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    CMS Issues Proposed Rule on Outpatient Prospective Payment

    The rule proposed July 3 by the Centers for Medicare and Medicaid Services (CMS) includes a 2.1% increase in payment rates for 2015 under the outpatient prospective payment system (OPPS) and changes to hospital admissions requirements.

    The proposed rules affect hospital outpatient departments and ambulatory surgical centers beginning January 1, 2015. Proposals include the implementation of comprehensive payments for certain services, clarification of the requirement for an admission order for all hospital inpatient admissions, and a change that will require physician certification for hospital inpatient admissions only for long-stay cases and outlier cases, not short stays.

    Informed by comments received regarding the requirements for a physician certification of hospital short stays, CMS clarifies that admission orders are a condition of payment for all inpatient hospital admissions. However, CMS will require a physician certification only for long-stay cases (20 days or more) and outlier cases. CMS states that the admission order, medical record, and progress notes must contain sufficient information to support the medical necessity of an inpatient admission without a separate requirement of an additional, formal, physician certification for shorter stays.

    The rule also proposes the implementation of the 2014 OPPS final rule policy creating 28 comprehensive ambulatory payment classifications (APCs) to handle payment for the most costly device-dependent services. The policy would treat all individually reported codes as components of a comprehensive service, resulting in a single prospective payment based on the cost of all individually reported codes. CMS will make a single payment for the comprehensive service based on all charges on the claim, and charges for services that cannot be covered separately by Medicare Part B or that are not payable under the OPPS will not be reimbursed. Further, CMS proposes to conditionally package certain ancillary services when they are integral, ancillary, supportive, dependent, or adjunctive to a primary service.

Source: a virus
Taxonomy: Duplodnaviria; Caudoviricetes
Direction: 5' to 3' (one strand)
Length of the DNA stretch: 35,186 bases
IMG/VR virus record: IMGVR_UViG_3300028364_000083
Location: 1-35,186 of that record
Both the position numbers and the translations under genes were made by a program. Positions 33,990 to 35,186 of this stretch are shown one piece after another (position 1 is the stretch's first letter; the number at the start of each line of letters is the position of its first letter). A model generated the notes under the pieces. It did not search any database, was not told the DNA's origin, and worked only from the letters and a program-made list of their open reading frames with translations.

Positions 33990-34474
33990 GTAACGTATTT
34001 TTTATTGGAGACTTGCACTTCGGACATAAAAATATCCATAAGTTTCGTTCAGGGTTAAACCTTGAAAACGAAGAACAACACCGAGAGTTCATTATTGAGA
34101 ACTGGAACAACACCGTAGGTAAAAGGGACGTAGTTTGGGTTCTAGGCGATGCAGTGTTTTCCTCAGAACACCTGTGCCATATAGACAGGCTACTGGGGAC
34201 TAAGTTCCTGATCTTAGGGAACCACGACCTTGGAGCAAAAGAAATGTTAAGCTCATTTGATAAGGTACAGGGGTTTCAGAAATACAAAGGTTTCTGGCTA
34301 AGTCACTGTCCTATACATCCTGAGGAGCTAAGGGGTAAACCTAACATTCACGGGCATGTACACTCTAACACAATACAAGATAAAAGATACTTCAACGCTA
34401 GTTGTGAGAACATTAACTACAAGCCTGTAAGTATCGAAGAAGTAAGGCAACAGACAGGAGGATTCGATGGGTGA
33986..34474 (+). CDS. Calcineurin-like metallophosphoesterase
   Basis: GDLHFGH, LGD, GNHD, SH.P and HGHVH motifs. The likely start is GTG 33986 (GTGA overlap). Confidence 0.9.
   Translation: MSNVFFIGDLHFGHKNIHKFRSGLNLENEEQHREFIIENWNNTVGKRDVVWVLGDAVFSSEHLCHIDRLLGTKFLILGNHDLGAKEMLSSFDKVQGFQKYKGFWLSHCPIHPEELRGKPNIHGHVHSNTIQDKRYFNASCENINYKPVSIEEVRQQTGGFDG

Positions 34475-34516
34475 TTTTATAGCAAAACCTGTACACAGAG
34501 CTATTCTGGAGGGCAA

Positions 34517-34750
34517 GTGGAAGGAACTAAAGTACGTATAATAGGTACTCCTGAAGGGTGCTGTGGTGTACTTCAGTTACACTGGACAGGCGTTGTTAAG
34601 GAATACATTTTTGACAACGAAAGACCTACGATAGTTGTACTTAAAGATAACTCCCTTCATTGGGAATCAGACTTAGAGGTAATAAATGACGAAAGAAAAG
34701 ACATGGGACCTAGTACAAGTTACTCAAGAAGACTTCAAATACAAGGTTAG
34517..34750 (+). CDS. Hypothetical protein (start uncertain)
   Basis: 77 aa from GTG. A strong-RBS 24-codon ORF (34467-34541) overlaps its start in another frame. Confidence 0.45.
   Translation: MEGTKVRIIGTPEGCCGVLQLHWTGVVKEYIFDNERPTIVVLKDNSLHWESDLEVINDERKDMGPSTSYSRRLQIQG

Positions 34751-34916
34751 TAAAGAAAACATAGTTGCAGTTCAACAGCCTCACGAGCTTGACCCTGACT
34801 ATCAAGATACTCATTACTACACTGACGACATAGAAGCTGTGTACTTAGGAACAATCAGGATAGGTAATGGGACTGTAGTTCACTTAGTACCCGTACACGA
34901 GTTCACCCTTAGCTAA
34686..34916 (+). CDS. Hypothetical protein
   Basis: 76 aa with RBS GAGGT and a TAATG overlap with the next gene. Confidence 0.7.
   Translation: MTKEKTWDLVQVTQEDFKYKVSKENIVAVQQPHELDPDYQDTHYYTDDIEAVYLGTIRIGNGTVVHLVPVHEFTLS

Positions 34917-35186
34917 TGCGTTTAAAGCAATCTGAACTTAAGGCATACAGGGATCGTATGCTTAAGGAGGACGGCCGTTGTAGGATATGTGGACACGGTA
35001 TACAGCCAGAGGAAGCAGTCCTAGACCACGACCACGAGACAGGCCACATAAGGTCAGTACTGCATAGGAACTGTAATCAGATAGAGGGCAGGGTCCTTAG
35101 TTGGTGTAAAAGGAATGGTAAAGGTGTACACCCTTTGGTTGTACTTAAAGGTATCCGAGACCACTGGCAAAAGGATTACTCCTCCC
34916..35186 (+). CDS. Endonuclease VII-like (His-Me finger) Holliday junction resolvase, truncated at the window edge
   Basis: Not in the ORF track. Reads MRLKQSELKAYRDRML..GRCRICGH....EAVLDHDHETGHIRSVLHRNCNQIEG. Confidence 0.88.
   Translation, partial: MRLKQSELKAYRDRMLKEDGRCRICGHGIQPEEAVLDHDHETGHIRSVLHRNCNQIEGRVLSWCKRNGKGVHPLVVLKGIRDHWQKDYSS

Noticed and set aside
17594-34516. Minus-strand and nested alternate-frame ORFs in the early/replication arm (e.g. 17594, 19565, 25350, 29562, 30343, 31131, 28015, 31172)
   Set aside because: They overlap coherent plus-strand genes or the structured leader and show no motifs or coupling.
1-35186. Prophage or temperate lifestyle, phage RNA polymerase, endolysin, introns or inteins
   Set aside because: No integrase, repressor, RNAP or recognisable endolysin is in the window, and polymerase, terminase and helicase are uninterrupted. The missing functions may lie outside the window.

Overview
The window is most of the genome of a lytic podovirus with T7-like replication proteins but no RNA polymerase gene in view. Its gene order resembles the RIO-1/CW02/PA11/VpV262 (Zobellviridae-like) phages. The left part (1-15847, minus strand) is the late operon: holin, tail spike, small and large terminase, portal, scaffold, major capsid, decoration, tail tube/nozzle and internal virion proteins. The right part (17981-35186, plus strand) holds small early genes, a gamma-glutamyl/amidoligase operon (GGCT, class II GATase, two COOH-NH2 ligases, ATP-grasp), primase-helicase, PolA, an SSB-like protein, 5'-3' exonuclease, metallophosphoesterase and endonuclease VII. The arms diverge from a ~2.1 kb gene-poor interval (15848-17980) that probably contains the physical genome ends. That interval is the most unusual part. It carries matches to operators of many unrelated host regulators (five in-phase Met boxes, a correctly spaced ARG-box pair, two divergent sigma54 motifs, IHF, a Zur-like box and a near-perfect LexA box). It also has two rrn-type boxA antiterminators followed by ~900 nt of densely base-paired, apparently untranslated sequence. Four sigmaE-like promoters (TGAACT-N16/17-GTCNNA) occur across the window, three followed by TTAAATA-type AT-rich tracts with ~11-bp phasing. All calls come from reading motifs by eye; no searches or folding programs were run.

In addition, CMS proposes to change its consideration of requests the expansion of physician-owned hospitals under the physician self-referral regulations and establishes an appeal process for Medicare Advantage organizations regarding CMS-identified overpayments.

    Most physical therapy services provided in the outpatient hospital department are not paid under the OPPS and are paid instead under the Medicare Physician Fee Schedule (PFS) (see related news story on the proposed PFS for 2015), though a small subset of ‘‘sometimes therapy’’ physical therapy services are paid under the OPPS when they are not furnished as therapy, meaning not under a certified therapy plan of care. CMS provides an annual update of these “sometimes therapy” services subject to direct supervision requirements. The update can be found at http://www.cms.gov/Medicare/Billing/TherapyServices/AnnualTherapyUpdate.html.

    The proposed rule will be published in the July 11, 2014, Federal Register. Comments on the rule are due September 2, 2014. APTA will submit comments on behalf of its members. A detailed summary of the rule will be available for APTA members shortly.


    Comments

    I listened to a CMS conference in September 2014, given by Pat Zachmann, during which she stated that out-pt. therapies did not have to worry about recert time, but that the recerts are done every 10 days. Is this accurate? or Do we need to get recerts every 60 days as it had been?
    Posted by Patricia A. Thibodeau, PT on 11/25/2014 3:42 PM
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